U.S. Apartment Occupancy Hits Decade Low

U.S. apartment occupancy hit a 10-year low at the end of 2023, as sizable new supply volumes weighed on market fundamentals. But some markets bucked that trend.

After the worst of the COVID-19 pandemic, as the country started to open back up at the end of 2021 and the first few months of 2022, apartment occupancy – and prices – saw a drastic hike. Feeling renewed, developers rushed to permitting offices nationwide to have projects approved for construction, resulting in one of the most intense apartment supply pipelines since the 1980s.

Amid those record deliveries hitting the market, however, the landscape has changed. At 94.1%, December 2023 occupancy was the lowest the nation has recorded since January 2014, when the rate was also at 94.1%, according to data from RealPage Market Analytics. December 2023 occupancy registered more than 100 basis points (bps) behind the nation’s decade average of 95.4%.

However, December occupancy stood a few ticks above the 10-year norm from the 2004-2014 decade (93.9%), despite the U.S. apartment market undergoing an accelerated construction boom since then.

Across the nation, most apartment markets logged December 2023 occupancy below their 10-year averages. Only a handful of exceptions existed, and all of those were smaller apartment markets that have undergone a rapid transformation in the last decade. Even more rare were markets with occupancy well ahead – by over 100 bps – of decade norms. That group is very small, including college towns Champaign-Urbana, College Station-Bryan, New Haven-Milford and boom/bust prone Midland/Odessa.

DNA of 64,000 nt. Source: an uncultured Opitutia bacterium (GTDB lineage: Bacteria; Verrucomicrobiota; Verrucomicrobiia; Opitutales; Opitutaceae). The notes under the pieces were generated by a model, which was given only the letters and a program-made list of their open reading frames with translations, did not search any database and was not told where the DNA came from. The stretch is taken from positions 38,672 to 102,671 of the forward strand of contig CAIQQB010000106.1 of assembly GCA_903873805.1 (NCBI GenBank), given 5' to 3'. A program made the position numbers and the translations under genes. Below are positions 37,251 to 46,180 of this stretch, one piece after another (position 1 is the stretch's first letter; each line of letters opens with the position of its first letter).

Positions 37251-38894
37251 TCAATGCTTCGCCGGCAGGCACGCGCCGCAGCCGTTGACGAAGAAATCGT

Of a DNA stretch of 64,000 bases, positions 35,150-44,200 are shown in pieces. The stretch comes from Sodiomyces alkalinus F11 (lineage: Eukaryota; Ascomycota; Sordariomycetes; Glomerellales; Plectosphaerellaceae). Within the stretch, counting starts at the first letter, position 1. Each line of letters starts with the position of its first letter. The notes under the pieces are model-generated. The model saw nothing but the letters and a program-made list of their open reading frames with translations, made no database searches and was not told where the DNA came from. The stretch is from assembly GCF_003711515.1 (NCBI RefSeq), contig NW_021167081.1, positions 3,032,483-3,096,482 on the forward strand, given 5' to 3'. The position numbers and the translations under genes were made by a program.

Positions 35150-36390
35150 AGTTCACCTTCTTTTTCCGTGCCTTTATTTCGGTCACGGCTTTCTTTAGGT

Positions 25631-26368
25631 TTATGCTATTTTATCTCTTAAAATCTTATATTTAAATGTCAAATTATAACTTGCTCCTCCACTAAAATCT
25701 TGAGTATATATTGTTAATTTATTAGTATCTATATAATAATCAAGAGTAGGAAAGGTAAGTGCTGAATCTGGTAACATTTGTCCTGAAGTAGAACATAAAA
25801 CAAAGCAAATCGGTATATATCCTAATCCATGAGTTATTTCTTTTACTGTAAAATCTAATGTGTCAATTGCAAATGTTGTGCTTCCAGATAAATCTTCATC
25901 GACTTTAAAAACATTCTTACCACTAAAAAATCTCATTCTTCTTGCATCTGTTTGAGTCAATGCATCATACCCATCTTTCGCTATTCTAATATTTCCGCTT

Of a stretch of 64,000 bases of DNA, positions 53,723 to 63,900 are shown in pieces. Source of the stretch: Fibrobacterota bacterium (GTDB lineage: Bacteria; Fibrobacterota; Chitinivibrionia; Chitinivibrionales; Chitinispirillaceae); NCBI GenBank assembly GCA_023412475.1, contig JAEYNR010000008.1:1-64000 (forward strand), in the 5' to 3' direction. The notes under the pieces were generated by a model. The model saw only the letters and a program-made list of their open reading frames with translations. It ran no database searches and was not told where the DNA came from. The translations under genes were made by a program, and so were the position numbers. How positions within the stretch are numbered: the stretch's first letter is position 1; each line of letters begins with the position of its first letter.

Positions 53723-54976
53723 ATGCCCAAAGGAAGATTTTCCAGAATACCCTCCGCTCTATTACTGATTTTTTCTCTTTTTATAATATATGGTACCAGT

Most of the largest 50 apartment markets, on the other hand, logged occupancy behind their 10-year averages. And supply has been the clear culprit in these markets.

In the worst showings, December 2023 occupancy registered below 10-year averages by 230 bps or more in Jacksonville, Phoenix, Fort Worth, Salt Lake City, Atlanta, Charlotte, San Antonio and Austin. Still, December 2023 occupancy in these markets was not terrible, ranging from 91% to nearly 94%.

It’s not surprising to see several Sun Belt markets on this list. While apartment demand across the Sun Belt has been significant, rampant new supply volumes have outpaced demand in most cases.

Markets where December 2023 occupancy deviated most from 10-year norms tended to be high inventory growth markets. Austin and Charlotte have grown total apartment inventory more than any other markets nationwide in the last five years. Austin’s apartment supply surged by 25.5% in the past five years, while Charlotte’s has grown by 24.6%.

There are a handful of large markets, however, where December 2023 occupancy hit right in line with decade norms. The markets where occupancy was 30 bps or less behind the typical showing were Chicago, New York, Newark, Anaheim, West Palm Beach, Virginia Beach and San Francisco. In most of those markets, apartment inventory growth has been more mild over the last five years, growing less than 6% on average. The increases were a bit higher, but still manageable, in Newark (10%) and West Palm Beach (8.9%).

Markets with occupancy that hovered near their decade norms logged December 2023 occupancy rates between roughly 95% and 97%.